Thursday, August 06, 2009

Virtue of Perfection

When I woke up this morning, I needed to get this off my heart.

"She is the perfect wife," John says one day in front of my family as we were visiting this summer. Instantly, I say, "I am not perfect."

My husband has said this at other times in one on one conversations and it baffled me every time. Why is he saying this? I am not perfect. I am a flawed human being. I am sinful. Slowly, I began to realize that what he really meant is that we are perfect for each other but we in ourselves are not perfect.

On our little summer vacation, I learned that perfection is also a virtue. I learned this from a neat book called "A year with the Saints" by the Sisters of Mercy. This book also states a quote by St. Frances de Sales:

"Hate your imperfections, then, because they are imperfections, but love them because they make you know your nothingness and give to you an opportunity to exercise yourself in virtue, and to God to show His mercy towards you" (p. 163).

The book also talks about St. Vincent de Paul who "never felt anger and bitterness against himself on account of his defects" but "the pain felt for a defect will have something in it sweet and tranquil" (p. 162).

After I said I was not perfect, my sister-in-law responded by saying, "I know some people who think they are perfect". The response back was silence. The more I thought about this, the more I wondered what exactly does it mean to be perfect. I guess being perfect can be subject to interpretation.

Most importantly though, what does it mean to be perfect in God's eyes? There are several interpretations of perfection according to the Saints. For the sake of simplicity, I will mention 3 quotes from famous Saints.

The first:

Lord, what wilt Thou have me to do? Here is the true token of a soul absolutely perfect: when one has succeeded in leaving behind his own will to such a degree as no longer to seek, to aim, or to desire to do what he would will, but only what God wills (St. Bernard). (A year with the saints, Sisters of Mercy, p. 17).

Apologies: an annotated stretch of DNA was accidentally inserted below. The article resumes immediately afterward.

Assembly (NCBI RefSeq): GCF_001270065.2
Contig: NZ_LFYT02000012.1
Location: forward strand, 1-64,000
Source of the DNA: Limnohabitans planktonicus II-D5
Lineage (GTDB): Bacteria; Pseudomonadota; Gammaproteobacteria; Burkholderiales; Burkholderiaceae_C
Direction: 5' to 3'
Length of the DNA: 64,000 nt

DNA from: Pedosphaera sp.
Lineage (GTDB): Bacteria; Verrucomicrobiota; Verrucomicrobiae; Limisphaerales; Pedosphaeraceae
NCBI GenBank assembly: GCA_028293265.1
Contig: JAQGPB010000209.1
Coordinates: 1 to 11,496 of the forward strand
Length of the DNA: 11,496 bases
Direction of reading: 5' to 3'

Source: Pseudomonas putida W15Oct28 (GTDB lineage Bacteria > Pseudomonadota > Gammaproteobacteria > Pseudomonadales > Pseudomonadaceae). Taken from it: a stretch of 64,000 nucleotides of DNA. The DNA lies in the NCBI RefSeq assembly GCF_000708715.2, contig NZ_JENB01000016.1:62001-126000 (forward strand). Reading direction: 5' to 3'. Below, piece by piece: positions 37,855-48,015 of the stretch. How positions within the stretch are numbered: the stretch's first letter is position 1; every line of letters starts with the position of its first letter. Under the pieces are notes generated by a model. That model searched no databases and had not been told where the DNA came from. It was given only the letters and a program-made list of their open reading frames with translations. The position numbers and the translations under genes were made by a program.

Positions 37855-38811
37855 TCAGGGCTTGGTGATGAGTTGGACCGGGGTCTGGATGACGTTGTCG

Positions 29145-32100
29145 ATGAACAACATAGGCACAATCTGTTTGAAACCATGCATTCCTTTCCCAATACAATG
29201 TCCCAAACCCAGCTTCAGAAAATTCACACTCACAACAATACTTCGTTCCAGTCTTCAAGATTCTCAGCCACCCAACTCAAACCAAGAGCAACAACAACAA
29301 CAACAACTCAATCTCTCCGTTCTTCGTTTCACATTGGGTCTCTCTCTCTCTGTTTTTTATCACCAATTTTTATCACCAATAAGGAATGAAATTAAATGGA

The second:

To be perfect in one's vocation is nothing else than to perform the duties and offices to which one is obliged, solely for the honor and love of God, referring all to His glory. Whoever works in this manner may be called perfect in his state, a man according to the heart and will of God (St. Francis de Sales). (A year with the Saints, Sisters of Mercy, p. 8).

And, the third:

All the science of the Saints is included in these two things: To do, and to suffer. And whoever has done these two things best, has made himself most saintly (St. Francis de Sales). (A year with the Saints, Sisters of Mercy, p.11).

When we visit with family, it can be difficult at times because of all the hurts from the past that may come up. But, in our case towards the end of our trip we began to see the hidden graces of our journey together.

St. Gregory, St. Bernard, and St. Charles stated "that we must act in this like travelers who do not regard the road they have gone over, but, rather, what remains for them to traverse - and this they keep always before their eyes, even to their journey's end" (p. 2).

Lucille Everett

Feast of the Transfiguration

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